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British teen killed by polar bear

A 17-year-old boy who was killed by a polar bear in northern Norway has been named by the British Schools Exploring Society (BSES) as Horatio Chapple.

Four other people were injured in the attack, which happened as a party travelling on a BSES expedition were camped on the Von Postbreen glacier near Longyearbyen on Svalbard, north of the Norwegian mainland.

BSES chairman Edward Watson said: "Having spoken to the family, we are now able to advise that the young explorer who died on our expedition this morning is Horatio Chapple.

"Horatio was a fine young man who wanted to go on to read medicine after school. By all accounts he would have made an excellent doctor. We and the Norwegian authorities are currently establishing the full circumstances of his tragic death and will not be releasing this until we have discussed this fully with the family."

Horatio's family from near Salisbury, Wiltshire, said they were too upset to speak. The teenager was thought to be a pupil at Eton public school.

The party managed to get through to Svalbard Governor's office to call for assistance after the attack early on Friday. Eventually, the injured were taken by helicopter to hospital in Longyearbyen and then on to University Hospital in Tromso, Norway.

BSES Expeditions said those injured were trip leaders Michael Reid and Andrew Ruck, as well as two young men - Patrick Flinders, from Jersey, who is believed to be 16, and Scott Smith. "There were about 80 people all told in the expedition. The young people are all between 16 and 23," a BSES spokeswoman said.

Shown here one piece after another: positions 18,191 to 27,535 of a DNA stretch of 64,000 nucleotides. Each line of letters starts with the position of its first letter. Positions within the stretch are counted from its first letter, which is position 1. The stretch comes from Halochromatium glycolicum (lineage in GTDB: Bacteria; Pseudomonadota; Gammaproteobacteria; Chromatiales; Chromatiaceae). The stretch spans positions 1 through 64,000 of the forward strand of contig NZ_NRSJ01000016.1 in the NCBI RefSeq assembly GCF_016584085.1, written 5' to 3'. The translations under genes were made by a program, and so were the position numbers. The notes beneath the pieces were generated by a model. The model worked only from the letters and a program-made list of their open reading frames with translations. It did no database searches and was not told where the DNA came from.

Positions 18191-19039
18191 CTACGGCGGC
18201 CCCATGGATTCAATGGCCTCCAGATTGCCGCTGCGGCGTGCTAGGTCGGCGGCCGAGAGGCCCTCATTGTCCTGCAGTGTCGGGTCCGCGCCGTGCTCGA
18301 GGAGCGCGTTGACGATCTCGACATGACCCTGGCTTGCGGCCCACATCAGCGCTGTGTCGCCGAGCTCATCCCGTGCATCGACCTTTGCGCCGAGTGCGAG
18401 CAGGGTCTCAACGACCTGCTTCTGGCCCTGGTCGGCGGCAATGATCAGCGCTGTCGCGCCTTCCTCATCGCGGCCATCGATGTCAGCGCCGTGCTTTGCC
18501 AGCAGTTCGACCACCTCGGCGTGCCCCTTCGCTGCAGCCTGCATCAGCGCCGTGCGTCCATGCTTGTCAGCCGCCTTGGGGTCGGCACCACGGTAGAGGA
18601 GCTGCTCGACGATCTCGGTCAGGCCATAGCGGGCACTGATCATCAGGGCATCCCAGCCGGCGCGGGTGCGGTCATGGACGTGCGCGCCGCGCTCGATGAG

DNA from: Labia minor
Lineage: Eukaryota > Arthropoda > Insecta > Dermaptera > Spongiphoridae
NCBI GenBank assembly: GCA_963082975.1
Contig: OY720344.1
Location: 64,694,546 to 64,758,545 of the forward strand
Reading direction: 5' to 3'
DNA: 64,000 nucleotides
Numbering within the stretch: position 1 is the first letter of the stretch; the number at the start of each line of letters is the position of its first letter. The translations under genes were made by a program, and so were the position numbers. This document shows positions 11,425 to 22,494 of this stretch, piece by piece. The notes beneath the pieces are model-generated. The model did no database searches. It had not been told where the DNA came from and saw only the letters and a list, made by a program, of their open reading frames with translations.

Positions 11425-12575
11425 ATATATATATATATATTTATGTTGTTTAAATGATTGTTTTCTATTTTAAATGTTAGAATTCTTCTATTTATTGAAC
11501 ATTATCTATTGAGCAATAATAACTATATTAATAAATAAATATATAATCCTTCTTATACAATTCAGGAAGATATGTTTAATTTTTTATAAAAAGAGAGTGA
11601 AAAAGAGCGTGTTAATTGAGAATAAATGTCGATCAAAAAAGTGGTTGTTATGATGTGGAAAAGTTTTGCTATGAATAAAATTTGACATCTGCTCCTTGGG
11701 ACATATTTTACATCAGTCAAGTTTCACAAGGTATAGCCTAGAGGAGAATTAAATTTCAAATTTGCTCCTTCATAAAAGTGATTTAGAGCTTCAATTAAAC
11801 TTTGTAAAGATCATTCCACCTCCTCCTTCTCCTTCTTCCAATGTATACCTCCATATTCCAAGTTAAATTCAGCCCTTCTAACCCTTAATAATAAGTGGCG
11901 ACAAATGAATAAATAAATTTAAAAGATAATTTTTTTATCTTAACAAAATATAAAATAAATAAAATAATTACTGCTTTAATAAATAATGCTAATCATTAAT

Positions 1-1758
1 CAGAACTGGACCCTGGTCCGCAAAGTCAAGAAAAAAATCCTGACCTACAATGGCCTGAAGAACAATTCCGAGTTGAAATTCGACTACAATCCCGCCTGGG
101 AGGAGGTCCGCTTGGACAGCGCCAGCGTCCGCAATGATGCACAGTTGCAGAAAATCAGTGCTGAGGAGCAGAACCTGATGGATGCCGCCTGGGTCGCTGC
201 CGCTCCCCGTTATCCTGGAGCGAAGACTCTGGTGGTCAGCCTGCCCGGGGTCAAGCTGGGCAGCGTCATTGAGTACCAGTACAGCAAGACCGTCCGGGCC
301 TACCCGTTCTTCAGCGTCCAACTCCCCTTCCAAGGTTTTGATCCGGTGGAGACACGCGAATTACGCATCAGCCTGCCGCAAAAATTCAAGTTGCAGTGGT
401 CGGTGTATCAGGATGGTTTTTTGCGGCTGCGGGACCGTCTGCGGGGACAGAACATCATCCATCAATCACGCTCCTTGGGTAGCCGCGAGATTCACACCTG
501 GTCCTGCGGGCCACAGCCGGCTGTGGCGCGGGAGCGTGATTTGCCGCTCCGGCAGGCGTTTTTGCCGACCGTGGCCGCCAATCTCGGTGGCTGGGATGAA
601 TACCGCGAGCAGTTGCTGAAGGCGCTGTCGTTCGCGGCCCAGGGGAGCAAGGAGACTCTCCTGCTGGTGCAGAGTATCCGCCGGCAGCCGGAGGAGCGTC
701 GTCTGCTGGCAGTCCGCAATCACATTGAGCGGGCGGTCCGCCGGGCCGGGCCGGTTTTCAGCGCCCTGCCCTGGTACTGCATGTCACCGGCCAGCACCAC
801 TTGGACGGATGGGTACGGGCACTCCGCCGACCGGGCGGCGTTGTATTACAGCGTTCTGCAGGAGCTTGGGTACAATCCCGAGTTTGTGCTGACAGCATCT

Liv Asta Odegaard, spokeswoman for the governor of Svalbard, said: "We got a call via satellite phone from a British group of campers that there had been a polar bear attack and that one person was dead and that others were injured and they needed assistance. There are no roads in the area so we scrambled a helicopter."

Ms Odegaard said campers in the area normally lay down a trip wire around tents when they go to sleep, which sets off an emergency rocket if it is crossed by an animal, but she was unsure whether the British campers' wire had worked properly. The polar bear has been killed.

Teenager Kyle Gouveia, who was on the expedition, told Sky News the group was given shooting practice on the second day of the trip in case a polar bear attacked. They also took on "bear watches" at their base camp in Svalbard and practised using "bear flares", said the 17-year-old.


From Belfast Telegraph